Ukraine at D+314: Dispersal, and inward-looking info ops.
N2K logoJan 5, 2023

Fighting continues around Bakhmut, but a general Russian offensive grows less likely as forces are dispersed out of HIMARS range. "Information security" means something different in Russia from what it means in the West.

Ukraine at D+314: Dispersal, and inward-looking info ops.

Heavy fighting continues around the now largely destroyed city of Bakhmut. The first class of convicts recruited to the Wagner Group has completed its service at the front and is being released to go home. Wagner Group boss Prigozhin gave them some farewell advice: “Don’t drink a lot, don’t use drugs, don’t rape women, do not get up to no good.”

Effects of Ukrainian rocket artillery.

Ukrainian artillery, especially the US-supplied HIMARS rockets, increasingly complicate Russian deployments. Strikes like the New Year's Eve attack against barracks in occupied Makiivka have made it difficult, the Telegraph reports, for Russian commanders to concentrate forces near the front, which makes it harder to organize an offensive.

Strikes into rear areas are also forcing redeployment of combat aircraft out of the immediate theater. Russian Long-Range Aviation (LRA) units are being relocated to the Russian Far East, out of range of the Ukrainian missiles that have hit their former location at Engels Air Base. The British Ministry of Defence Intelligence update on the situation in Ukraine this morning reported that "On 27 December 2022, Oleksiyy Danilov, secretary of Ukraine’s National Security and Defence Council, reported that Russia had relocated long range aviation (LRA) Tu-95MS BEAR heavy bombers and Tu-22M3 BACKFIRE medium bombers to Russia’s far east. On 5 and 26 December 2022, the LRA’s Engels air base was struck and several aircraft damaged. Russia has highly likely responded to the incidents by conducting a general dispersal of LRA aircraft, especially to airfields further away from Ukraine. The LRA will still be able to fire air launched cruise missiles into Ukraine because the weapons have a 5000km range, in addition to the flight range of the bombers. However, operating from dispersal locations will add additional maintenance stress and will further deplete the limited flying hours available on these aging aircraft."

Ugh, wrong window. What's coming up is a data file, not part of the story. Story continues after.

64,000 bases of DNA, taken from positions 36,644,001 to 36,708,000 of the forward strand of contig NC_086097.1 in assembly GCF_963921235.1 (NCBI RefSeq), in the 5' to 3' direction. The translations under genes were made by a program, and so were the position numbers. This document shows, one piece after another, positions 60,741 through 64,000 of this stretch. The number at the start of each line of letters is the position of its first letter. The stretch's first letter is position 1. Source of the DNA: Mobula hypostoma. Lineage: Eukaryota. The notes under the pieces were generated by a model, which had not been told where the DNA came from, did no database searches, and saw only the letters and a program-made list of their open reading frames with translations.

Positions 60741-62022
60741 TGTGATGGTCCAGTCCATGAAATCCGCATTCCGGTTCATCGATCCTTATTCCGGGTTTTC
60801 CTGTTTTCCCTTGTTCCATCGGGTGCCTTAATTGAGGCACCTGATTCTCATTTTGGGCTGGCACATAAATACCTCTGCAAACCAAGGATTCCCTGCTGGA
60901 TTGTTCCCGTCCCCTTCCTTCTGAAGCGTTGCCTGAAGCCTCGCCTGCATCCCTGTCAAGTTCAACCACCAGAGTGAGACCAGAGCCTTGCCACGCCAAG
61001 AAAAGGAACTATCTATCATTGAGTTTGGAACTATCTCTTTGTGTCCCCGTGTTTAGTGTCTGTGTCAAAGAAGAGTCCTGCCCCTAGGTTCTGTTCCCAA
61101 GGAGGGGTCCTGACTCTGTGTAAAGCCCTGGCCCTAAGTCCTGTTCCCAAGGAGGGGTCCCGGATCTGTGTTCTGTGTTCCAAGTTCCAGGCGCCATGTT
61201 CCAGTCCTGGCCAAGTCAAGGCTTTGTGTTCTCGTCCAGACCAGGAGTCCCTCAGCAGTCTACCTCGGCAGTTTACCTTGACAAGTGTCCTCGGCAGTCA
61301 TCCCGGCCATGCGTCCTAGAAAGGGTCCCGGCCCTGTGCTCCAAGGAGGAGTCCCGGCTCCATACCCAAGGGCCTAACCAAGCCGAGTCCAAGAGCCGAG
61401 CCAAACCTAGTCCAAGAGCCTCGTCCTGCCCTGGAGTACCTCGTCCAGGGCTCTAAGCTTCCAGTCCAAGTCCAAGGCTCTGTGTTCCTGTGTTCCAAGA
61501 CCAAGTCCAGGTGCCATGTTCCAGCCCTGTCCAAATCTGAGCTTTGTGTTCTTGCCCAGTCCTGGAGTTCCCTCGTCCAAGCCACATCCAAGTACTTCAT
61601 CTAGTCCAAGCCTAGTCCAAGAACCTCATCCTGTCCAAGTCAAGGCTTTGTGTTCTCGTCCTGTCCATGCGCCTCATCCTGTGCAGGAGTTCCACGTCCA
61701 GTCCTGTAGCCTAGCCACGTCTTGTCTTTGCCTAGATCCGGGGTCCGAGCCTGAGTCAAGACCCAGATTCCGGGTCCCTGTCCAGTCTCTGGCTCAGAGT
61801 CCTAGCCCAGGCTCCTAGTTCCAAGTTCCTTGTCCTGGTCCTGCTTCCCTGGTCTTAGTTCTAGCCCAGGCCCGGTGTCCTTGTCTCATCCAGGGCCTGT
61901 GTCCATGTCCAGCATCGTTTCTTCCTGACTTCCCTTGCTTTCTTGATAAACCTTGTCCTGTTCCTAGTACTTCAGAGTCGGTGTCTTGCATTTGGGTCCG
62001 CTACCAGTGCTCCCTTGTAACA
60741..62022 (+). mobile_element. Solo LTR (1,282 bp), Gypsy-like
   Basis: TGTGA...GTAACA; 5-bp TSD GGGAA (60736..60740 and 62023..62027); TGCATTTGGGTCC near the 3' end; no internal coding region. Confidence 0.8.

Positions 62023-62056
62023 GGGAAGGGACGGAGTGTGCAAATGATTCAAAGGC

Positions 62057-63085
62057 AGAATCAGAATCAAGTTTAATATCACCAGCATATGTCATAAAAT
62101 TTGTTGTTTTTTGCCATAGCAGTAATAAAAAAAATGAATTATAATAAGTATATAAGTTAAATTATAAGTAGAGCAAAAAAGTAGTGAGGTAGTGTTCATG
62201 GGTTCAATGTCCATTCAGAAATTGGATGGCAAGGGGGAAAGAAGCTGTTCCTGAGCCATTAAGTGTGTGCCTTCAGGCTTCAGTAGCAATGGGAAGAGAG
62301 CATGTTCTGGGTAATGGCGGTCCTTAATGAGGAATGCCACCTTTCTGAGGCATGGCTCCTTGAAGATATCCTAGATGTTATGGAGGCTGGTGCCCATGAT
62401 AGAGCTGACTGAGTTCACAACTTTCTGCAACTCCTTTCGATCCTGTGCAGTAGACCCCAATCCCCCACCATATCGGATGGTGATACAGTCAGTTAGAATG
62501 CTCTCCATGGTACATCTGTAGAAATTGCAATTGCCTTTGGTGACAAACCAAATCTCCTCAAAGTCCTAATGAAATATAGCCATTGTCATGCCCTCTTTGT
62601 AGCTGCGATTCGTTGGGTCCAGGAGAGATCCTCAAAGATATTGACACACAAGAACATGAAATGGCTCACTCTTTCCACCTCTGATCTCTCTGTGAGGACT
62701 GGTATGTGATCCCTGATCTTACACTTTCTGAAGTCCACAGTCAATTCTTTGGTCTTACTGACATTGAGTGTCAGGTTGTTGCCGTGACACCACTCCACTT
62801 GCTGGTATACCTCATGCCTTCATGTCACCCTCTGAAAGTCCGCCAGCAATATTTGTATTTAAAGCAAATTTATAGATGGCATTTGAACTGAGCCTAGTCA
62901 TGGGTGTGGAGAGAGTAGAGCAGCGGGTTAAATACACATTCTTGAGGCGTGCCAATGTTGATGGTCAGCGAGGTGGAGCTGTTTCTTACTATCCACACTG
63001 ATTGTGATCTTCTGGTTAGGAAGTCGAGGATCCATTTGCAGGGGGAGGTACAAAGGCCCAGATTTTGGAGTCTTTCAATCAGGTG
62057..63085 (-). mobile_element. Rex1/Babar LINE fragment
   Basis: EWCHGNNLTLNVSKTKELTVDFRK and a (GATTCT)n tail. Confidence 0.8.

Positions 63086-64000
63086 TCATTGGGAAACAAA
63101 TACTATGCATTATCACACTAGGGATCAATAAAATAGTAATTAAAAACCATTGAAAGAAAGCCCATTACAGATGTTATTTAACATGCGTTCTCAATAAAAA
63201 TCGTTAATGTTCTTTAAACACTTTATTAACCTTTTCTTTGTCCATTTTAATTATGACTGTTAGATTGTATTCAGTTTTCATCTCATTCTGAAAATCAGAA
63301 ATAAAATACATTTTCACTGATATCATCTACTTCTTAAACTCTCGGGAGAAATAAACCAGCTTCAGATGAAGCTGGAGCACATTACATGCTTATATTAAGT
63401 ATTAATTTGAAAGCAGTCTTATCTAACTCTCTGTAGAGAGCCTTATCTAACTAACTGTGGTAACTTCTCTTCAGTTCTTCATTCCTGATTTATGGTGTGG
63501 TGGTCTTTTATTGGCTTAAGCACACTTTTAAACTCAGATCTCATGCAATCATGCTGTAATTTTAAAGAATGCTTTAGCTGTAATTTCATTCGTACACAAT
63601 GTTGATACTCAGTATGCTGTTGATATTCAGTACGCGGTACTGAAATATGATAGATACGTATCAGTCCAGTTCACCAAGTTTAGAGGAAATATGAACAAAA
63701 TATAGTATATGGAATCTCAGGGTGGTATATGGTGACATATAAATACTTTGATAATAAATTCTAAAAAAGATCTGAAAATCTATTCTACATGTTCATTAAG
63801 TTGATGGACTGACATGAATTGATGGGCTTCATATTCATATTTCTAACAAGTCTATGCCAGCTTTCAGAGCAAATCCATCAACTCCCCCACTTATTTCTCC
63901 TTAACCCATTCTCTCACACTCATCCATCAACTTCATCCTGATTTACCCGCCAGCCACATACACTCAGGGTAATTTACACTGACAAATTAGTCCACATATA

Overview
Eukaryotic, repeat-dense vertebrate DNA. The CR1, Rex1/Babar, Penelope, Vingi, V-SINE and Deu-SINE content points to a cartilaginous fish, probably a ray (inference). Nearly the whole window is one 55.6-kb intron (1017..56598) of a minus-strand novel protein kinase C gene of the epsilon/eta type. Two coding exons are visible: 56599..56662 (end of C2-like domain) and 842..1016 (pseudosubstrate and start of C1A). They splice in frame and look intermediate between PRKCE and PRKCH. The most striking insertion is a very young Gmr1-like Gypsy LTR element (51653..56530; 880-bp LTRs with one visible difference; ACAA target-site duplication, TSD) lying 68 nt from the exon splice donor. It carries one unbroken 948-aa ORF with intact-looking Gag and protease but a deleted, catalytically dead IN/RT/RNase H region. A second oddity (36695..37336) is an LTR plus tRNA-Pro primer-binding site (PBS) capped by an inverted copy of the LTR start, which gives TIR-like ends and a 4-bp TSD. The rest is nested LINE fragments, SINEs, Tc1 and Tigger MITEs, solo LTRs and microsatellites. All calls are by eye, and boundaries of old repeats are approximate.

The losses at Makiivka, high and still being counted, have provoked a search for scapegoats. The dissent in this case has come from pro-war hardliners who have been demanding that responsibility be fixed and blame assigned for whatever negligence exposed such a large number of troops to destruction. The Ministry of Defense has pointed to the troops themselves. Lieutenant General Sergei Sevryukov, speaking for the Ministry, explained “it is already obvious that the main reason for what happened was the large-scaled use of mobile phones by the troops despite the ban and within the range of the enemy’s artillery.” Hardliners (and they speak with some official sanction) have derided this as victim-blaming, noting that drone reconnaissance and reports from hostile locals are far more likely sources of target indicators.

Cellphone traffic as a source of combat information.